Office of Global Engagement

About Service-Learning

What is Service-Learning?

Service-Learning is a method of teaching through which students apply their academic skills and knowledge to address real-life needs in the community.`

Service-Learning includes the key concepts of reflection and reciprocity. As a form of experiential education, service-learning is based on the pedagogical principle that learning and development do not necessarily occur as a result of experience itself but as a result of reflection explicitly designed to foster learning and development. In service-learning, there is reciprocity between the “server” and the person or group “being served.” All parties in service-learning serve and are served, and all learn from one another.``

Service-Learning at Centenary

The Service-Learning Program at Centenary College has existed for over 15 years and serves as one of many ways in which Centenary students are given the opportunity to make their own positive difference within the local community.

As one of three parts of The Trek Experience, undergraduate students must complete this requirement in order to graduate from the college. Students must register to complete their Service-Learning requirement through one of the following opportunities prior to graduation.

  1. Community Course (CO 153)
  • Including Service-Learning Faculty-Sponsored Projects
  1. Community Credit Courses
  1. Community May Module
  1. Community Internship Program

To learn more about these Service-Learning options, click HERE.

How do students benefit from Service-Learning?

The Corporation for National and Community Service asserted in their issue brief The Impact of Service-Learning that students benefit most from service-learning experiences that have several characteristics: they should last for at least one semester, involve students in project planning, and combine academic content with structured reflection. The National Service-Learning Clearinghouse also funded a special literature review relevant to service-learning on the college level and found that service-learning has a number of positive effects on students.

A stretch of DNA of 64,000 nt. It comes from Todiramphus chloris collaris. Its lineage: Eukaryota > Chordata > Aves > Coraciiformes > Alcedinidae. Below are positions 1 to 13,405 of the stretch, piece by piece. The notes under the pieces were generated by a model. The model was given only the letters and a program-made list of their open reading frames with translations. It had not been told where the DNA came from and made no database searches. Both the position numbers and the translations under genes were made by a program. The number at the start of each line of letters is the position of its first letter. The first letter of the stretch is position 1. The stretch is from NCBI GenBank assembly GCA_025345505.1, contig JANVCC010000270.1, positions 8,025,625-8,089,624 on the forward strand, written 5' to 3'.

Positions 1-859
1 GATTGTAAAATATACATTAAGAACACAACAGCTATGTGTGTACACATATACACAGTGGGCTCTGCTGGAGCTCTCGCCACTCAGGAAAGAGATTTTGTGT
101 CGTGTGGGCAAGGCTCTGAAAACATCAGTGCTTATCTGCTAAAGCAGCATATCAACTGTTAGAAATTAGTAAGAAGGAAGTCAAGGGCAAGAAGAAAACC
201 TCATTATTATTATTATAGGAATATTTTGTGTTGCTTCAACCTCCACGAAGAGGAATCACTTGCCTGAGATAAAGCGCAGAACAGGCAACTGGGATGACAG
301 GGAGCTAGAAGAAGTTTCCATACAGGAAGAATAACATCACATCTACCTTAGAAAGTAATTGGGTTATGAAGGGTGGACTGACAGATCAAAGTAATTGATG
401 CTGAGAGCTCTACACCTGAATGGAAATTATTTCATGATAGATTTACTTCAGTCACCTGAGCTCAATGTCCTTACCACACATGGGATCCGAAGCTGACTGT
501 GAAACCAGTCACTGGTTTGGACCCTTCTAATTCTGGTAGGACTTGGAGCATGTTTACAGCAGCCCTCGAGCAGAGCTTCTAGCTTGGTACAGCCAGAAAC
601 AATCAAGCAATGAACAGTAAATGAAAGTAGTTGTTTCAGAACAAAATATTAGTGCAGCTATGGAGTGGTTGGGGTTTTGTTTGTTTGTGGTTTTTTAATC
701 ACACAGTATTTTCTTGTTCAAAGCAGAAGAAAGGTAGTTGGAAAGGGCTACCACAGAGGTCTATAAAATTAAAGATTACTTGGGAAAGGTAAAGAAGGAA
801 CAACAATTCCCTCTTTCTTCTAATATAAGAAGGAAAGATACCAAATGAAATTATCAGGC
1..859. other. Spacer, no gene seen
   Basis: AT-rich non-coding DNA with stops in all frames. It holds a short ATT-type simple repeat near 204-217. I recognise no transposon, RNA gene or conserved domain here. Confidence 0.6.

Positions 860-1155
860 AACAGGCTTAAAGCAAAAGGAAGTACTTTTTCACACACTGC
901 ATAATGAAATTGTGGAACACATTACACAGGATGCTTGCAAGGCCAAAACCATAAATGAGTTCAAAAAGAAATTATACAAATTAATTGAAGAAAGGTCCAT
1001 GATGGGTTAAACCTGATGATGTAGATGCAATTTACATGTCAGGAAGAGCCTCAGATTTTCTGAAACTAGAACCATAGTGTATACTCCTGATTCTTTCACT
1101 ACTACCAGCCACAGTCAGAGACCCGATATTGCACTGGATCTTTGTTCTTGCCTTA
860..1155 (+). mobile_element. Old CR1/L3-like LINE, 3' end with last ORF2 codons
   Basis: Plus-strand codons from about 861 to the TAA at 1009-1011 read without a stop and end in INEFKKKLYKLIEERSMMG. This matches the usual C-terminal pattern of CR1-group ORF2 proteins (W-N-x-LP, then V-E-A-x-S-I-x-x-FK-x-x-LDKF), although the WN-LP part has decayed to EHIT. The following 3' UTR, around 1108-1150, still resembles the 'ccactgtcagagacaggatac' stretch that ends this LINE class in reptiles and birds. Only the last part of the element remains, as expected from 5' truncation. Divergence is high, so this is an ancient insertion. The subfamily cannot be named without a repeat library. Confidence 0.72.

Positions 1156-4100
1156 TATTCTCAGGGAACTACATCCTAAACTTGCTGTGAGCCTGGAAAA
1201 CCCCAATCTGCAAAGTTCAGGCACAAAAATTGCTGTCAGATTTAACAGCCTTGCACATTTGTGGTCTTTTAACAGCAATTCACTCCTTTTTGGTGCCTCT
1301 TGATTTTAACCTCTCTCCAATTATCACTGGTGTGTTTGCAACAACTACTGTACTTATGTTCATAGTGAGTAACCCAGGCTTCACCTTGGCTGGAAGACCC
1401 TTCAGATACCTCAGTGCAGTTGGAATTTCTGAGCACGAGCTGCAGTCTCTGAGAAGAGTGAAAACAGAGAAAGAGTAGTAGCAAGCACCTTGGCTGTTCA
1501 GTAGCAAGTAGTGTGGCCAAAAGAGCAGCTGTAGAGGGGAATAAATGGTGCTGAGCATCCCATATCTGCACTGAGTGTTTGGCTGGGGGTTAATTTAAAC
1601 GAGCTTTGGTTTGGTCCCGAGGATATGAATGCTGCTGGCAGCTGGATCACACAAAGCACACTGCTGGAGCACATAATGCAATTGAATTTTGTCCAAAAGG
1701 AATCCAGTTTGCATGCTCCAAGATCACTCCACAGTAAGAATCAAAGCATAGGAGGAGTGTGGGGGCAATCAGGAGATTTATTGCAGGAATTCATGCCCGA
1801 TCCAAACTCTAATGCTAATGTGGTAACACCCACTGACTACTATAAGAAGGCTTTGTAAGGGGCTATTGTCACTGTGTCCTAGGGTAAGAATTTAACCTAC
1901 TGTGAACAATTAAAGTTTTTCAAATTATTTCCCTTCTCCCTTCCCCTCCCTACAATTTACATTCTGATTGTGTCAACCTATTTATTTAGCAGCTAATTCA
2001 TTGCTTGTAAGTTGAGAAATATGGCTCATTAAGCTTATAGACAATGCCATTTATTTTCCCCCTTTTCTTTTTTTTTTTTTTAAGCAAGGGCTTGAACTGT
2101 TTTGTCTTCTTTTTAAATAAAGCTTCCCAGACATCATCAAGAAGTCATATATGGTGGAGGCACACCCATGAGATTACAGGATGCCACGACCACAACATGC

Among those positive effects are:

  • Students understand themselves and other social groups better, experiencing a breakdown of racial and cultural stereotypes.
  • Students acquire good leadership, problem-solving, and communication skills.
  • Students gain a stronger sense of social responsibility and continue to serve their communities after graduation.
  • Students learn academic content better, applying scholarship to the real world.

How does Centenary College benefit from Service-Learning?

The benefits of Service-Learning to campus and community are also great. The service-learning program tends to improve student relationships with faculty and increase retention and graduation rates. Service-Learning also promotes good relationships with local communities and provides assistance to campus neighbors and Community Partners.

What's the difference between Service-Learning and Volunteerism?

The service-learning experience is designed to accomplish service goals and learning goals, without sacrificing one for the other.```

  • In volunteerism, the focus is on the service provided and the service recipient.
  • In service-learning, there is equal focus on the service context and the academic context.
  • Volunteerism yields specific service outcomes.
  • Service-Learning yields both service outcomes AND learning outcomes.
  • Volunteerism does not emphasize processing the experience.
  • Service-Learning places intentional emphasis on critical reflection that connects the service to specific learning objectives.
  • With volunteerism, the experience may be measured in the amount of hours served.
  • With service-learning, the experience is measured by the learning that takes place AND the service work accomplished.


`Ionia County ISD. (2007). Service Learning. Retrieved July 23, 2009 from

``Humbolt State University Service Learning Center. Faculty Guide to Service Learning, p.3. Retrieved July 23, 2009, from

```Lipscomb University. (2009). Service-Learning vs. Volunteerism. Retrieved July 23, 2009, from